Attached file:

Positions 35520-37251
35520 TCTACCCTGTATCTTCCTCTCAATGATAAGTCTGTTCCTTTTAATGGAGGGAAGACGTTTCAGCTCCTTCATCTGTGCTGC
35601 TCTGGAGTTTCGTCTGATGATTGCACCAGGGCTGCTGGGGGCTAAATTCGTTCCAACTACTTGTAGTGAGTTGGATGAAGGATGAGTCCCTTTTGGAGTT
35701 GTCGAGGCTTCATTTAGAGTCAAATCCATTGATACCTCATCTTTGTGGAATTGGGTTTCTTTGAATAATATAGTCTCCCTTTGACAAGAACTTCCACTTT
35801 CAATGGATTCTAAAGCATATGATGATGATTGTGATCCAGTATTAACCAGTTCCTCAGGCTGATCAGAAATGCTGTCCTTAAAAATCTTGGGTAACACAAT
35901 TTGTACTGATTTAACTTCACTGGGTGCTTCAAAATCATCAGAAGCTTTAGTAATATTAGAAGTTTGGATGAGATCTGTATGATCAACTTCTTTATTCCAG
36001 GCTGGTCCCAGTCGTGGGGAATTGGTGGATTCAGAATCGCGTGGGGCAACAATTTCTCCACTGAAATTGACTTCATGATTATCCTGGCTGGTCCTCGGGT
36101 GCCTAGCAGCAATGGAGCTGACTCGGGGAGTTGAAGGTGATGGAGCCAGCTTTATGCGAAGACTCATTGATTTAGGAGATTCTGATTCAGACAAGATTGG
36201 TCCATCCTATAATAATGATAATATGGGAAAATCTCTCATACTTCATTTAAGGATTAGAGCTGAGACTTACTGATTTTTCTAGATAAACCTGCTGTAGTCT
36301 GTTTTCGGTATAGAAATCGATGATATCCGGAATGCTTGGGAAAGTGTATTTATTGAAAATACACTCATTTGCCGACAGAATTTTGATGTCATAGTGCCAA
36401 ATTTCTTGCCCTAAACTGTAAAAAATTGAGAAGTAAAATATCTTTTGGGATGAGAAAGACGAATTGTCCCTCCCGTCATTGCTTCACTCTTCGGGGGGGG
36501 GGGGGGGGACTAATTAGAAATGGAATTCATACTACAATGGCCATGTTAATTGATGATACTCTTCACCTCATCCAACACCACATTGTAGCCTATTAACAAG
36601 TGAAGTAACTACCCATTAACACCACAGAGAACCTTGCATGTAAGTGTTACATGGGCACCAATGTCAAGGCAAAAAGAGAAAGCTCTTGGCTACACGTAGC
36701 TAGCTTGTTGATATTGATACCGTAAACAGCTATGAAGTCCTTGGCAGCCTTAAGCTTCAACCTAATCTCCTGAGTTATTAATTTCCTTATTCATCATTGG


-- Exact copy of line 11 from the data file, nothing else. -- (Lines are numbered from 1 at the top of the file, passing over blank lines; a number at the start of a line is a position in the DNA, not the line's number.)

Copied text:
36401 ATTTCTTGCCCTAAACTGTAAAAAATTGAGAAGTAAAATATCTTTTGGGATGAGAAAGACGAATTGTCCCTCCCGTCATTGCTTCACTCTTCGGGGGGGG